[ frawr, frohr ]
/ frɔr, froʊr /

adjective Archaic.

frozen; frosty.

Origin of frore

1200–50; Middle English froren; past participle of freeze Unabridged Based on the Random House Unabridged Dictionary, © Random House, Inc. 2020

Examples from the Web for frore

  • Her beauty was as still sunsets of bitter evenings when all the world is frore, a wonder and a chill.

    The Book of Wonder|Edward J. M. D. Plunkett, Lord Dunsany
  • The fog was become a mist here, a frore whitish mist that saturated him with a malignant chill.

    Sinister Street, vol. 2|Compton Mackenzie
  • Then the beast wept as the frore hills weep in the thaw, and the tears splashed big into the agate bowl.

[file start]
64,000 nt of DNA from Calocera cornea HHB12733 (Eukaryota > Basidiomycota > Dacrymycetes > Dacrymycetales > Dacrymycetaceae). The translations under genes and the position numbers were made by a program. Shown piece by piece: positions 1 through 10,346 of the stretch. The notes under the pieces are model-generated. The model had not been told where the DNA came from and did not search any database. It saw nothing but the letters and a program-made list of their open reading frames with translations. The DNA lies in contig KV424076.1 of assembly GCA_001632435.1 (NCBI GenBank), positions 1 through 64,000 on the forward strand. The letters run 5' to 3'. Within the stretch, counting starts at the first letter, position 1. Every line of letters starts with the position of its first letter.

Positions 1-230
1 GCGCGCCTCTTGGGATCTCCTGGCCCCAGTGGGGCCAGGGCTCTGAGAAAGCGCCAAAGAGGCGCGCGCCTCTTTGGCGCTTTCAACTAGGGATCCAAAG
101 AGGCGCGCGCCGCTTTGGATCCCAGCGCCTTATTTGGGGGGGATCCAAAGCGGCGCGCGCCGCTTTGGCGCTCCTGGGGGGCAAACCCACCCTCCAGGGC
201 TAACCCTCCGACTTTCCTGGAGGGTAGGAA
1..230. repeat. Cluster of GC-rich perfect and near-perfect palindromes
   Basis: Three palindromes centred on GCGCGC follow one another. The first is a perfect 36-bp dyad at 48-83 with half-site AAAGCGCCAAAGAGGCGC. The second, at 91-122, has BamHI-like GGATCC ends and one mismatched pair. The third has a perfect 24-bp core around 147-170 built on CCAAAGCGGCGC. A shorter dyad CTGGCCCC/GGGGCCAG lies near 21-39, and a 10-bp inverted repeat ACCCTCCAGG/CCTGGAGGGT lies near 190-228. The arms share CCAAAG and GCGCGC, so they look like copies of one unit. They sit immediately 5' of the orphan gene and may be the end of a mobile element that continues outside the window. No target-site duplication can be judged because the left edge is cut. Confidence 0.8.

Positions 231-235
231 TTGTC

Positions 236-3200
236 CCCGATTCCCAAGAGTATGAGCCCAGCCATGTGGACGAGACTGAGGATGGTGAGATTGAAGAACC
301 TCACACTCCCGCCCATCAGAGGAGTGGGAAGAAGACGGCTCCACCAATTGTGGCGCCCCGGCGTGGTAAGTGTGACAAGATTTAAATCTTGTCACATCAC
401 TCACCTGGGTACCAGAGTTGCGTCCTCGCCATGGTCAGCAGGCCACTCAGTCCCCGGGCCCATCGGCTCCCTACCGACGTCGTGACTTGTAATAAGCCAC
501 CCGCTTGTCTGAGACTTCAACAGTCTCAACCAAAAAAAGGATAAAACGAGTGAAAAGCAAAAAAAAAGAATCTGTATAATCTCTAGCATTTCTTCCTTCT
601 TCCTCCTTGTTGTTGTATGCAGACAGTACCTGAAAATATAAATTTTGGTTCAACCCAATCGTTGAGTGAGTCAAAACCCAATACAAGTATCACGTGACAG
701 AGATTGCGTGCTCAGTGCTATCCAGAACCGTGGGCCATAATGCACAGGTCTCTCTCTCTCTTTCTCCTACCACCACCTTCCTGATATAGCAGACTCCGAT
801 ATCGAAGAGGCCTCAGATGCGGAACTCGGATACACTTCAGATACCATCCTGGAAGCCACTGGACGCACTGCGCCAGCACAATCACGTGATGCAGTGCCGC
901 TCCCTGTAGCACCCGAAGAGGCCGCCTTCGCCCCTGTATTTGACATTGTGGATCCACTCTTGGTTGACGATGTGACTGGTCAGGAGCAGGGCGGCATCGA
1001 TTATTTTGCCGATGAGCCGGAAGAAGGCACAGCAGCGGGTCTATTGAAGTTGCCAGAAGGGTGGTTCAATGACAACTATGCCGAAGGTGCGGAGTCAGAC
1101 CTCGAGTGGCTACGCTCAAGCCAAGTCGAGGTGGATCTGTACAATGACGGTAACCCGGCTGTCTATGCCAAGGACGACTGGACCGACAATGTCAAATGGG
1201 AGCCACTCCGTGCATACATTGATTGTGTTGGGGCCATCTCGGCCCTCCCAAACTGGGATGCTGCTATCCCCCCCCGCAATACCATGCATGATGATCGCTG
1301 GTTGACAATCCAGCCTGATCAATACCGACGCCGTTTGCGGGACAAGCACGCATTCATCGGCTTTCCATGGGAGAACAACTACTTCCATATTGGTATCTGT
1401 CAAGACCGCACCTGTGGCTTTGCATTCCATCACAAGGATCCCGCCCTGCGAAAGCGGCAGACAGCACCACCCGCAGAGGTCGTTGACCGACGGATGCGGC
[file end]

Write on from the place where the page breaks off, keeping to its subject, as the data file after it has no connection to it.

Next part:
The Book of Wonder|Edward J. M. D. Plunkett, Lord Dunsany
  • Feet and faces tingleIn that frore land: Legs wobble and go wingle,You scarce can stand.

    Fairies and Fusiliers|Robert Graves

British Dictionary definitions for frore

/ (frɔː) /


archaic very cold or frosty

Word Origin for frore

C13 froren, past participle of Old English frēosan to freeze
Collins English Dictionary - Complete & Unabridged 2012 Digital Edition © William Collins Sons & Co. Ltd. 1979, 1986 © HarperCollins Publishers 1998, 2000, 2003, 2005, 2006, 2007, 2009, 2012